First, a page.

D.K. Pattammal

Thursday, 15 June 2017

Birthdays & Anniversaries

Saraswati Bai
By Sriram V
(Excerpted from the Sruti archives)

Saraswati Bai began her travels within India once again on returning from her tour of Ceylon in 1913. In an interview given later in life she was to recall with considerable pride that she had not "spared a single village and neither had any village spared her". Travel to far off places meant being on the move for several days and journeys by several modes of transport including the bullock cart. Bai, who had been of a sickly constitution as a child, found that she had to put up with the rigours of such travels and also of the strain of standing for six to seven hours each night and perform non stop.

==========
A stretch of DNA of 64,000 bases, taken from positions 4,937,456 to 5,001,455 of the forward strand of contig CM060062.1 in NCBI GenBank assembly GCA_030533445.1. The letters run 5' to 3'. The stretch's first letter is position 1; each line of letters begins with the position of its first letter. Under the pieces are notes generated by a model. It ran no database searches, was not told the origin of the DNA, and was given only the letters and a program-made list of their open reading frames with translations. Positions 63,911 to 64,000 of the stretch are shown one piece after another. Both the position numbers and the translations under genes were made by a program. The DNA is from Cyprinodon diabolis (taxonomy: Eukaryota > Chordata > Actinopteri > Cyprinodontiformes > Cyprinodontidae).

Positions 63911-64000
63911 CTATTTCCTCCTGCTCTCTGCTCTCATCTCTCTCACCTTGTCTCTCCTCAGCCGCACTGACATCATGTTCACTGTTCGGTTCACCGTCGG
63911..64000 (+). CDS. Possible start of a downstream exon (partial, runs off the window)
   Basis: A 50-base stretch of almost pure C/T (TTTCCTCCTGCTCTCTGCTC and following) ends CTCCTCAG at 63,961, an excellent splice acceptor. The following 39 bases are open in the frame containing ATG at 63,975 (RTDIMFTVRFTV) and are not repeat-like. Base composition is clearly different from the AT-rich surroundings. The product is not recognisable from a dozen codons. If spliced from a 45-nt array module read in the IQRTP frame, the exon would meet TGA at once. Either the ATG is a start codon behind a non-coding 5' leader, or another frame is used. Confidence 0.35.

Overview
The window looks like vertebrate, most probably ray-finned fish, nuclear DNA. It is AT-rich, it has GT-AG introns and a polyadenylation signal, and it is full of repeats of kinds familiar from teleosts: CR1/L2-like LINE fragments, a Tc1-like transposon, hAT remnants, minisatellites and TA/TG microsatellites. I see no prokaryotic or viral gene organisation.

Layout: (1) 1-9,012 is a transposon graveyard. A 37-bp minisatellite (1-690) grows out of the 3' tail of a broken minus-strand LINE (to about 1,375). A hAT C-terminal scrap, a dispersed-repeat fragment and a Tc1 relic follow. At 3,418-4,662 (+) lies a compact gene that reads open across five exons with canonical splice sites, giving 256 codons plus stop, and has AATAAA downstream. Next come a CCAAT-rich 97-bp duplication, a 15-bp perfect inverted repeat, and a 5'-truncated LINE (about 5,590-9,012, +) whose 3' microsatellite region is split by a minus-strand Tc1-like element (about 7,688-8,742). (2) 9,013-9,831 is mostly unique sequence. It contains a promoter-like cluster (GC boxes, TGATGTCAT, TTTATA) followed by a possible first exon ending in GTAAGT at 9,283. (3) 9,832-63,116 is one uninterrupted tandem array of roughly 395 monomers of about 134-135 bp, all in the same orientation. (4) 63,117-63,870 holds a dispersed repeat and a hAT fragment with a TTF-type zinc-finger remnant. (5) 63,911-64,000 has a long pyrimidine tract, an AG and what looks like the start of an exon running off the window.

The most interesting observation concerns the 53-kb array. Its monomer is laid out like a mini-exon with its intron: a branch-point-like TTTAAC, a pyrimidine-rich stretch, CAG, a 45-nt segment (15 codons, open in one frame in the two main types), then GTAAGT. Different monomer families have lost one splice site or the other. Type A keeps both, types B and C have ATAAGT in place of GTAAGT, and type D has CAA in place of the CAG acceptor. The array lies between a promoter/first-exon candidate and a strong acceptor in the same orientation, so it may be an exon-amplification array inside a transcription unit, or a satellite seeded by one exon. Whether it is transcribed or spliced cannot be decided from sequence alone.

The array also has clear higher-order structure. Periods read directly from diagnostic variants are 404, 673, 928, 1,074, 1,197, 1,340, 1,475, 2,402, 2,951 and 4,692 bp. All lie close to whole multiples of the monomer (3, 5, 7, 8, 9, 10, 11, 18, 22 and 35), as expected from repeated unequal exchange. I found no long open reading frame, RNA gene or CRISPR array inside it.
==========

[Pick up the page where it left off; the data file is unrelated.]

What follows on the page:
In 1916, Bai and her troupe performed at the Gandharva Maha Vidyalaya, Bombay in the presence of Pandit Vishnu Digambar Paluskar and she was awarded the title of 'Gayanapatu' (skilled in singing) by him on the 13th of February. While in Bombay she also performed in aid of the War effort (the First World War or the Great War as it was then known, was in progress). The proceeds from the performance earned for Bai praise from Lady Willingdon, wife of the Governor of Bombay Presidency. On the 13th March, Bai, still in Bombay, gave a performance in aid of the East Indies Station Naval Fund and Rs. 422-8-0 was donated as half the gate collection. Between 1916 and 1920, Bai continued travelling across the country and in 1920 arrived in Poona. There on the 15th April, she performed at the Kirloskar Theatre and among the audience was 'Lokmanya' Bal Gangadhar Tilak, the great patriot. In his own words: "I was present at one of the Harikirtans performed by Mrs. Saraswati Bai, a Madras lady, at the Kirloskar Theatre and had the pleasure of presenting her a 'gold medal' on behalf of the Poona public, for her proficiency in performing a Kirtan as well as for her learning in Tamil and Sanskrit. She addresses the audience in Tamil, but as the songs and texts used are in Sanskrit, one not knowing the Tamil language can easily understand her address and follow her right through. Her voice is melodious and singing very good." It was on this occasion that the second of Bai's two most well known titles, namely 'Kirtanapatu' (skilled in kalakshepam) was conferred on her by Tilak. Hereafter Bai was always referred to as 'Gayanapatu Kirtanapatu C. Saraswati Bai'. The terms became as much associated with her as Sangeeta Ratnakara was with Ariyakudi, Gayaka Sikhamani with Muthiah Bhaga-vatar and Gayana Gandharva with Chembai.